Computer Monitor Ergonomics
Don’t let your computer monitor wear your eyes out. Even though computers have provided great benefits to the workplace, they present ergonomic challenges.
Here are some ergonomic tips for the setup and use of single and dual monitor computer workstations. The objective of ergonomics is to fit the task to the worker and not the other way around.
The Neutral Position
The purpose of these suggestions is to keep your neck in a neutral posture, reduce eye strain and maintain good visibility. This especially is important when you spend many hours each day looking at your computer screen.
Positioning the Monitor
The depth and height of the monitor are probably the most commonly misunderstood variables. The recommendations have not changed to incorporate thin monitors, which allow for more flexibility and ease of adjustment. To properly position a single and dual monitor, you should:
Place the monitor directly in front of you.
- Ensure the monitor is at arm’s length from you (18-28 inches).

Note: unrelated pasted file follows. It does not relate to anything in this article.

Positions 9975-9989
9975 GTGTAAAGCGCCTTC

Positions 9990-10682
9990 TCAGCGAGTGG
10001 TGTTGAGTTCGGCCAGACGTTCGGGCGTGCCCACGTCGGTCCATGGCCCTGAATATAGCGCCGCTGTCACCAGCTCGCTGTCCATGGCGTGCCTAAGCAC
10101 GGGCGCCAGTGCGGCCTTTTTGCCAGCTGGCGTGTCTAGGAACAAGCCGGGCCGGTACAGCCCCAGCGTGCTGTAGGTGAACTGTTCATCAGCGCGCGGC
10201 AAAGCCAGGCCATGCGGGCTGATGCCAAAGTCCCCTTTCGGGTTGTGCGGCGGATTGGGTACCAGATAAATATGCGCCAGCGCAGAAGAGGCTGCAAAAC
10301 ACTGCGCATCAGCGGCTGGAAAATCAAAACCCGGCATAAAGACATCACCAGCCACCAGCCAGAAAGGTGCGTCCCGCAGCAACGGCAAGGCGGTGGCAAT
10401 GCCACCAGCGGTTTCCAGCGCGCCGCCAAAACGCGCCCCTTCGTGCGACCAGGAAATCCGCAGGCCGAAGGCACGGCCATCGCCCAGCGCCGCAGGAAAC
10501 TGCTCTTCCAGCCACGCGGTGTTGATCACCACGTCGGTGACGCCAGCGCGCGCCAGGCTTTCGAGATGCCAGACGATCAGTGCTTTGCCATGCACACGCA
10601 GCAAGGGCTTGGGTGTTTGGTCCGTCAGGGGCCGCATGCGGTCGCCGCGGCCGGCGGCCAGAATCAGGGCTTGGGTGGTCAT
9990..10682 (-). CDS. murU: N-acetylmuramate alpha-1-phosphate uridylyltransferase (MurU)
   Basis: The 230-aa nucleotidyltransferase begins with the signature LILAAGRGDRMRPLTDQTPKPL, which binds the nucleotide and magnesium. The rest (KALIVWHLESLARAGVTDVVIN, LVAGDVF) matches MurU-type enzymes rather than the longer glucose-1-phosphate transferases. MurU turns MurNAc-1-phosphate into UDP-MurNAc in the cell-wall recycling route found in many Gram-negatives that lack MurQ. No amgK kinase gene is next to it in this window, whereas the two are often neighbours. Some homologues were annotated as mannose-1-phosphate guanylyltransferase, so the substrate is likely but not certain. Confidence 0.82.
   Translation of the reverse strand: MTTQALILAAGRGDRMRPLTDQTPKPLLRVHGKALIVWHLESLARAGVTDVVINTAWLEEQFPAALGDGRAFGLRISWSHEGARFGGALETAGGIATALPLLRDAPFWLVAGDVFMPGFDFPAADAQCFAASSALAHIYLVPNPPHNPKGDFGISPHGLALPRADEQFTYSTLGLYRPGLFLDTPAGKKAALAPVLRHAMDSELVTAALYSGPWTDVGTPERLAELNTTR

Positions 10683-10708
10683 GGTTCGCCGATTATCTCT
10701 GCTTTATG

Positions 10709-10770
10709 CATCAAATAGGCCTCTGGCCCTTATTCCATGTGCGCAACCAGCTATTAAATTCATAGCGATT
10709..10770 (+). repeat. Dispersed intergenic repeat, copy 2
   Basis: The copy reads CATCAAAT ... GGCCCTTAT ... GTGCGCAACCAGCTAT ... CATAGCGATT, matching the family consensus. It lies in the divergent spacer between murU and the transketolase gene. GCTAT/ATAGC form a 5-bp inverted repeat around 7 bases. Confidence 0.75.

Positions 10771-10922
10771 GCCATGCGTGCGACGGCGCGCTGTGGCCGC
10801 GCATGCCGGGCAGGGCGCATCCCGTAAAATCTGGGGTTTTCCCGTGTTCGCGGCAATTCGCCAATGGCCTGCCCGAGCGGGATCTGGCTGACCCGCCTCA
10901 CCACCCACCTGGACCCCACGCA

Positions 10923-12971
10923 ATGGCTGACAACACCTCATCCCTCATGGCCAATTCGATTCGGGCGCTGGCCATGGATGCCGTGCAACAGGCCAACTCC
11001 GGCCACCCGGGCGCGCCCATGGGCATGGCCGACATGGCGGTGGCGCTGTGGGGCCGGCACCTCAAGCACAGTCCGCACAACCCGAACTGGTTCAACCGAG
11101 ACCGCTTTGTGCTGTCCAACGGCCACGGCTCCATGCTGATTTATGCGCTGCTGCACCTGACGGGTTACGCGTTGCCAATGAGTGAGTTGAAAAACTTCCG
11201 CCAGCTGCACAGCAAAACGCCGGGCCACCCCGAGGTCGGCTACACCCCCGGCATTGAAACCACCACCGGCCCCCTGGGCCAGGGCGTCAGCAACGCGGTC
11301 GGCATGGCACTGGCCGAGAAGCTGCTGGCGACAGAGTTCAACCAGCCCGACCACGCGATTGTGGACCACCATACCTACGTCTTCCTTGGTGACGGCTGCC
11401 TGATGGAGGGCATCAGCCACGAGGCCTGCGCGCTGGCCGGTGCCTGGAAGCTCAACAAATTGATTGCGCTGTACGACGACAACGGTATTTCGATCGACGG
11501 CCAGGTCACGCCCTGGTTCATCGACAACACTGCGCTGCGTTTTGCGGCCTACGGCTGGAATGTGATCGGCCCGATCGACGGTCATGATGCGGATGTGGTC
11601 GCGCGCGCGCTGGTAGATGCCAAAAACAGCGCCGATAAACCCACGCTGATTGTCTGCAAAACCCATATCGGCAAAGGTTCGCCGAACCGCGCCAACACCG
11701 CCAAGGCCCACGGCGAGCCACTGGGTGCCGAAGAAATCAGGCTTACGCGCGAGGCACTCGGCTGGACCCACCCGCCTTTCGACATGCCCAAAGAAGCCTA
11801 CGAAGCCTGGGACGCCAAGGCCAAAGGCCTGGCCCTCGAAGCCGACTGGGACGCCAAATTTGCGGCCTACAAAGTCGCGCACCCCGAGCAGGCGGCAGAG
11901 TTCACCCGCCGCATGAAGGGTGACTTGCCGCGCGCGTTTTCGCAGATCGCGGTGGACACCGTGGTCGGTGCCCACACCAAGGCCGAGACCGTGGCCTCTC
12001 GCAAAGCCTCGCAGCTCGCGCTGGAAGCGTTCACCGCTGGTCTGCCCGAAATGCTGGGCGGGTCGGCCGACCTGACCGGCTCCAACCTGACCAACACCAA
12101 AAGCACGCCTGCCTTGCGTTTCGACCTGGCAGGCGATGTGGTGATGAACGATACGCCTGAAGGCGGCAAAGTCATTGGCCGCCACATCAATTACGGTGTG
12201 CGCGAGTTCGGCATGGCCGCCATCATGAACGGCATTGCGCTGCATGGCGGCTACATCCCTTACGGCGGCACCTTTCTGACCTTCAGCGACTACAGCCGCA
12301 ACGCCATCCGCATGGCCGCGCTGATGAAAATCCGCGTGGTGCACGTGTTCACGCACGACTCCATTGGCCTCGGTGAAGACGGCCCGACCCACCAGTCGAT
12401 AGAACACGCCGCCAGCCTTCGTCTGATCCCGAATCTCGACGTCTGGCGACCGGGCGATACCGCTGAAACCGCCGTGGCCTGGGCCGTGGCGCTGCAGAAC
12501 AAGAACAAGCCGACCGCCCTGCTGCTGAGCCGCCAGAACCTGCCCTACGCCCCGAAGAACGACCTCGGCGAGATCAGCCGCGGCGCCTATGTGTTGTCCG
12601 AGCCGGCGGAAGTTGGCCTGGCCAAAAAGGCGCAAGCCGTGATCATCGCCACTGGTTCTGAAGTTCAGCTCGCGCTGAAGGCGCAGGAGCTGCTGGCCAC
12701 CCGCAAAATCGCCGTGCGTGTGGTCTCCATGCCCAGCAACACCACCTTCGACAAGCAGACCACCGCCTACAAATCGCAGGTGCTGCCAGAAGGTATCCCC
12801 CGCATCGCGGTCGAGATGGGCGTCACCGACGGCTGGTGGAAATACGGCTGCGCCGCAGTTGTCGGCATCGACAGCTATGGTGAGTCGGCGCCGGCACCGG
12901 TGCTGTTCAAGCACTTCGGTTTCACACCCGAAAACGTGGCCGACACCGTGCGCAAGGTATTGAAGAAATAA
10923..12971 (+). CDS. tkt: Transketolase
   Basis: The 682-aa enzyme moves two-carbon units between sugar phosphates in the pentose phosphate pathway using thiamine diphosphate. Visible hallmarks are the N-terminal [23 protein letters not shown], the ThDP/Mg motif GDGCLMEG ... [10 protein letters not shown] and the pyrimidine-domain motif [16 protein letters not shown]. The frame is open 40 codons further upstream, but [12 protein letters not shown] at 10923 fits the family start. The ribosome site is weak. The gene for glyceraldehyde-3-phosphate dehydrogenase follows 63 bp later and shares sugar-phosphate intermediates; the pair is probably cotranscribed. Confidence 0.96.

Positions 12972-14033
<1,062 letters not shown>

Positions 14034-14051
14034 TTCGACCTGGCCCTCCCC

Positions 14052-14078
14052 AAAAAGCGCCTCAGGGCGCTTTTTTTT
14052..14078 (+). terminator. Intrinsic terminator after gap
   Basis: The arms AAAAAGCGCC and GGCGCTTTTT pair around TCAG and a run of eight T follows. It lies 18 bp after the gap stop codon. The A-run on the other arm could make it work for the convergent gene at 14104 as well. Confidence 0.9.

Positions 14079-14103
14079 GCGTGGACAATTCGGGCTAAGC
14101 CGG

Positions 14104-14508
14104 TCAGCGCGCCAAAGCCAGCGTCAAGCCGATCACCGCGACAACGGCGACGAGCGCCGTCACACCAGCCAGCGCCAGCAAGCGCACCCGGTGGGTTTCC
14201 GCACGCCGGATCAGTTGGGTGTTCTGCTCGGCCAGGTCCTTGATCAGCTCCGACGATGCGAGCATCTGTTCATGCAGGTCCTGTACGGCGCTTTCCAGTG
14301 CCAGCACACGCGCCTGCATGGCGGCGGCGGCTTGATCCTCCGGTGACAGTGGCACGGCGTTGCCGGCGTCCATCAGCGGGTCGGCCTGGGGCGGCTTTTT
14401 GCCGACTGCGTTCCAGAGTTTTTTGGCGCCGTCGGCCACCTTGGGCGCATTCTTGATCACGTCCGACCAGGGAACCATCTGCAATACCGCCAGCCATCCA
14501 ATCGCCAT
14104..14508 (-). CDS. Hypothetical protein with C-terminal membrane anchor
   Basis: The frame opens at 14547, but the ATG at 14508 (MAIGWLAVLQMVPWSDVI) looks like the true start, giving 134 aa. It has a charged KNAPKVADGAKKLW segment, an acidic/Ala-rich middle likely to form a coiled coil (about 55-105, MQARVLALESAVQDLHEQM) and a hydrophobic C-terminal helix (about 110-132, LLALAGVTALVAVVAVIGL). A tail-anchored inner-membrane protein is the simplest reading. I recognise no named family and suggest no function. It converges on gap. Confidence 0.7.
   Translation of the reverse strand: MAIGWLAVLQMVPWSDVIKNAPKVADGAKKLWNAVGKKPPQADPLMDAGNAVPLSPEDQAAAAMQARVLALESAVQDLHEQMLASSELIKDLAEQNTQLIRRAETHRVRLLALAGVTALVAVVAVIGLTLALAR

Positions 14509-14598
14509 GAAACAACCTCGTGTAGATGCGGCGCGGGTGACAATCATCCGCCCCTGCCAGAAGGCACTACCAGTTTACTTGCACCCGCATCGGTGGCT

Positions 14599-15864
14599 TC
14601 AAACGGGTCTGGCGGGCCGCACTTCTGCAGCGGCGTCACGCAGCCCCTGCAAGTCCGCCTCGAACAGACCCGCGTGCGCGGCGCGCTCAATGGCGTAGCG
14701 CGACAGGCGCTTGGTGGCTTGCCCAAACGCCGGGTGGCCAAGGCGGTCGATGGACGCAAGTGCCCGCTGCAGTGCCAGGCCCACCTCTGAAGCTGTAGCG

- Position the top usable line of the monitor at a height where your neck is straight.
- Place the monitor at eye height for people who do not wear glasses or contacts and those who have single prescription lenses.
- For those who wear b bi-focals, tri-focals or progressive lenses, position the monitor below eye level.
The use of a dual-monitor computer workstation is becoming more popular in offices. Advice concerning the ergonomics of a dual-monitor workstation can be confusing.
Like with a single-monitor workstation, the focus of ergonomic advice is on maintaining a neutral neck posture. This can present challenges when you are trying to look at another monitor or switching frequently between monitors.
Duration of Use
Spending many hours (or even all day) looking at a computer monitor can take a toll on both your body and your productivity. These long periods of monitor use have the potential to cause eye strain, which can lead to irritation itchiness and headaches because your eyes must maintain a constant depth of focus. To alleviate this issue, use the 20/20/20 rule:
- Look away from your monitor every 20 minutes.
- Focus on something at least 20 feet away.
- Do this for at least 20 seconds.
The purpose of this exercise is to change the focus of your eyes, allowing the eye muscles to relax and change from the otherwise constant focus.
The monitor is just one element that needs attention in the adjustments to your computer workspace. Contact DTRIC’s Risk Consulting Service if you need assistance in setting up the rest.
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